FIG. 1 is a block diagram illustrating a system and method for engine control which provides smooth transitions according to the present invention;
FIG. 2 is a block diagram illustrating idle speed and engine torque controllers according to the present invention;
FIGS. 3a and 3b are graphs depicting an aggressive or jumpy transition between controllers without the benefit of the present invention;
FIGS. 4a and 4b are graphs depicting a sluggish or "dead pedal" transition between controllers without the benefit of the present invention;
FIGS. 5a and 5b are graphs depicting a responsive smooth transition between controllers according to the present invention; and
FIG. 6 is a flowchart illustrating control logic for providing smooth transitions between mode controllers in a system or method according to the present invention.
FIG. 1 provides a block diagram illustrating operation of a system or method for providing smooth transitions between mode controllers according to the present invention. System 10 includes an internal combustion engine, indicated generally by reference numeral 12, in communication with a controller 14. Various sensors are provided to monitor engine operating conditions. Sensors may include a mass air flow sensor (MAF) 16 which monitors the air passing through intake 18. A throttle valve 20 regulates the air intake into engine 12 as well known in the art. A throttle position sensor (TPS) 22 provides an appropriate signal to controller 14 to monitor the throttle angle or position of throttle valve 20. An appropriate actuator such as a mechanical or electronic accelerator pedal 24 is used to determine the driver demand which, in turn, is used in the control of the position of throttle valve 20.
In a preferred embodiment, system 10 is an electronic throttle control system which uses a pedal position sensor (PPS) 26 to provide a signal indicative of the position of an accelerator pedal 24. Controller 14 uses the pedal position sensor signal, along with various other signals indicative of current engine operating conditions, to control the position of throttle valve 20 via an appropriate servo motor or other actuator 23. Such electronic throttle control or "drive-by-wire" systems are well known in the art.
Engine 12 may include various other sensors such as an engine speed sensor (RPM) 28, an engine temperature or coolant temperature sensor (TMP) 30, a manifold absolute pressure (MAP) sensor 32, a vehicle speed sensor (VSS) 34, and the like.
Processor 14 receives signals from the various sensors via input ports 36 which may provide signal conditioning, conversion, and/or fault detection, as well known in the art. Input port 36 communicates with processor 38 via a data/control bus 40. Processor 38 implements control logic in the form of hardware and/or software instructions which may be stored in computer-readable media 42 to effect control of engine 12. Computer-readable media 42 may include various types of volatile and nonvolatile memory such as random-access memory (RAM) 44, read-only memory (ROM) 46, and keep-alive memory (KAM) 48. These "functional" classifications of memory may be implemented by one or more different physical devices such as PROMs, EPROMs, EEPROMs, flash memory, and the like, depending upon the particular application.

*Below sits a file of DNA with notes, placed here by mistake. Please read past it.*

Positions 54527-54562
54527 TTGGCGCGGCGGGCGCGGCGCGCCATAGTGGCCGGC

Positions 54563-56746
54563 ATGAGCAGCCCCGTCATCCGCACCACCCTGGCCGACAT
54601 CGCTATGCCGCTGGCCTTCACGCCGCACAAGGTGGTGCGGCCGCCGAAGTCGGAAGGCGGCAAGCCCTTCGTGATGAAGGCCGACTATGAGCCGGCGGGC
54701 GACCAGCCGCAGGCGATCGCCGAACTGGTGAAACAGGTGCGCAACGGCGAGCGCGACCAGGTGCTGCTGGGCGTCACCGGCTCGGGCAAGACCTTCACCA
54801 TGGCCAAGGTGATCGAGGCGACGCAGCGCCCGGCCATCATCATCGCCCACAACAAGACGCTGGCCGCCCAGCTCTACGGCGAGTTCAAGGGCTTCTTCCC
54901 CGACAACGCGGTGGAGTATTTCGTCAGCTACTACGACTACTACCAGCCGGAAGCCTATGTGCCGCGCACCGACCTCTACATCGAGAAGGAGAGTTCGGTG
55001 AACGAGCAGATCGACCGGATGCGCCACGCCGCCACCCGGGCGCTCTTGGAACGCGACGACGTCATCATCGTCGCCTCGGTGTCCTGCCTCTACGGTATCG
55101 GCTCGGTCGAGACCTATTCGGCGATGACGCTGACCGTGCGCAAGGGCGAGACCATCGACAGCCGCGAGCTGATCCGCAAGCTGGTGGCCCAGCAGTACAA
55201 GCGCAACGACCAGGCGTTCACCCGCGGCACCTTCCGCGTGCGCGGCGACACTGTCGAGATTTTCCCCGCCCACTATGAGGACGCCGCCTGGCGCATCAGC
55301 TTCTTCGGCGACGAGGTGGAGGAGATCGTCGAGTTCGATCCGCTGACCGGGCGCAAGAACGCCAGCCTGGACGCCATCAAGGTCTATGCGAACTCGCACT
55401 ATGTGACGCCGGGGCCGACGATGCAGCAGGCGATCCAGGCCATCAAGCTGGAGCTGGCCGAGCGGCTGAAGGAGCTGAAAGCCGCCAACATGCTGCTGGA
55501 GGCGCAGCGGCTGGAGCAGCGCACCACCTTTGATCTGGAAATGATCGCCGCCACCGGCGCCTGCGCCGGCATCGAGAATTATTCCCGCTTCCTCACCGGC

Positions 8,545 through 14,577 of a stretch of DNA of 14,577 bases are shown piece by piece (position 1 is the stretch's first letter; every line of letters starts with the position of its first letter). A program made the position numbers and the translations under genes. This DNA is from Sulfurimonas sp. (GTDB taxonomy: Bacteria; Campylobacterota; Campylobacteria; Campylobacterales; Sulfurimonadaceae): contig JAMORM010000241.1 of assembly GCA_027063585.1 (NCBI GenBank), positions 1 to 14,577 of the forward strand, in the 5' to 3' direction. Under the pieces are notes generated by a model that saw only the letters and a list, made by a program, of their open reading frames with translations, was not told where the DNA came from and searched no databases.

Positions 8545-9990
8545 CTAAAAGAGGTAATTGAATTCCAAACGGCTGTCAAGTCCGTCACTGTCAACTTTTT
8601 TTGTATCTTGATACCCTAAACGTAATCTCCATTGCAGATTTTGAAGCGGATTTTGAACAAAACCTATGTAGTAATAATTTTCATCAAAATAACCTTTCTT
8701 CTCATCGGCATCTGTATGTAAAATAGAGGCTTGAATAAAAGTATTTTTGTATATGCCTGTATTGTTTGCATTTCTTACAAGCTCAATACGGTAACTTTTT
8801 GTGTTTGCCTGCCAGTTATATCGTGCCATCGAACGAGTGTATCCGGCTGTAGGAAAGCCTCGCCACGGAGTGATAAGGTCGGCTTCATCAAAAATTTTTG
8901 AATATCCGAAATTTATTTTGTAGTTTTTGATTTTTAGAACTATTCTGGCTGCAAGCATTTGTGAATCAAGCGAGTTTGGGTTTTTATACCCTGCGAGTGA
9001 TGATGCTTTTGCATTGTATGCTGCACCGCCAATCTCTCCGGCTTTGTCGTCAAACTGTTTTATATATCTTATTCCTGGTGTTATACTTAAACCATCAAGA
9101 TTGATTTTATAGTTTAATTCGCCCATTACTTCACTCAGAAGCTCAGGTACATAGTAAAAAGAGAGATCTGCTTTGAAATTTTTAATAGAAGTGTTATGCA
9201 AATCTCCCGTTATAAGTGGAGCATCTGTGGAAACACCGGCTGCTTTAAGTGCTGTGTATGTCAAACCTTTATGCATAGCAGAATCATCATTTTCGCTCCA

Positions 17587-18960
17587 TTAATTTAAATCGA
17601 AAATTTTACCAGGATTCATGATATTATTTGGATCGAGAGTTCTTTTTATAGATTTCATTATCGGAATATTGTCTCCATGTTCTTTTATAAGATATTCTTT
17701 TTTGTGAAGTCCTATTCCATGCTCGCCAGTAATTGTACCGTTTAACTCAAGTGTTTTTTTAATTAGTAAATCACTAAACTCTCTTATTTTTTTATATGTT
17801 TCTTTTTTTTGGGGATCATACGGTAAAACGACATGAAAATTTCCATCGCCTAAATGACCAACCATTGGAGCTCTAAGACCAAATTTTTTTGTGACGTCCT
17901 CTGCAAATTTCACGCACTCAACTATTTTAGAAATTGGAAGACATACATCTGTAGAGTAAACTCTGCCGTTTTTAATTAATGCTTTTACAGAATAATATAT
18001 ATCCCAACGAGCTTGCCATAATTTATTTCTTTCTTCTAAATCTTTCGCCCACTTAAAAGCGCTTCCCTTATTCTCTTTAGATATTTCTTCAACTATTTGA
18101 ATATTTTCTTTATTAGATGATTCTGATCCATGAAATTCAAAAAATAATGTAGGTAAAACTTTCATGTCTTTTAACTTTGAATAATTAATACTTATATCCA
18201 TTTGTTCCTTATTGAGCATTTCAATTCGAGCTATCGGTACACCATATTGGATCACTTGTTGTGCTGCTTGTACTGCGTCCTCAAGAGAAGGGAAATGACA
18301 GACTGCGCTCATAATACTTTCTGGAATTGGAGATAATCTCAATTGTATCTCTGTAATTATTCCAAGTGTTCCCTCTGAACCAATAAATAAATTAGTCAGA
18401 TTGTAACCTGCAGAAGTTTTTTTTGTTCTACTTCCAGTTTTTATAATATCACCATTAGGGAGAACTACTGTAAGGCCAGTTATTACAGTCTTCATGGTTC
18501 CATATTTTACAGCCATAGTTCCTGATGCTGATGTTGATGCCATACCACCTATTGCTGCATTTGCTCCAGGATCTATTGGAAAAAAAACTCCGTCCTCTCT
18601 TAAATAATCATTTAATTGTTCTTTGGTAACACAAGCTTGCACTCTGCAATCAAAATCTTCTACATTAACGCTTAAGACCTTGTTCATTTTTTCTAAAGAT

In a preferred embodiment, processor 38 executes instructions stored in computer-readable media 42 to carry out a method for controlling engine 12 using at least two mode controllers implemented in software and/or hardware to communicate with various actuators of engine 12 via output port 50. Actuators may control ignition timing or spark (SPK) 52, timing and metering of fuel 54, or position of throttle valve 20 to control air flow. Electronic control of air flow may also be performed using variable cam timing, for example. Preferably, controller 14 is used to implement at least two mode controllers which provide idle speed control and torque-based engine control depending upon the particular mode of operation of engine 12.
FIG. 2 is a block diagram illustrating representative mode controllers for idle speed control and engine torque control according to the present invention. Idle speed controller 60 and engine torque controller, indicated generally by reference numeral 62, are preferably implemented within a powertrain control module or controller 14. However, the present invention is generally applicable to any control system having disparate mode controllers where control passes between mode controllers during operation. For example, the present invention could also be applied to a throttle angle/throttle follower based control system architecture where interpreted driver demand corresponds to a throttle valve position or angle. The present invention provides a trim value or correction value to the input of a first controller based on the difference in outputs of the first and second controllers to provide a smooth transition between controllers. Preferably, the correction value is generated by a third feedback controller 64 which is selectively activated to drive the difference or error between outputs of the first and second controllers toward zero.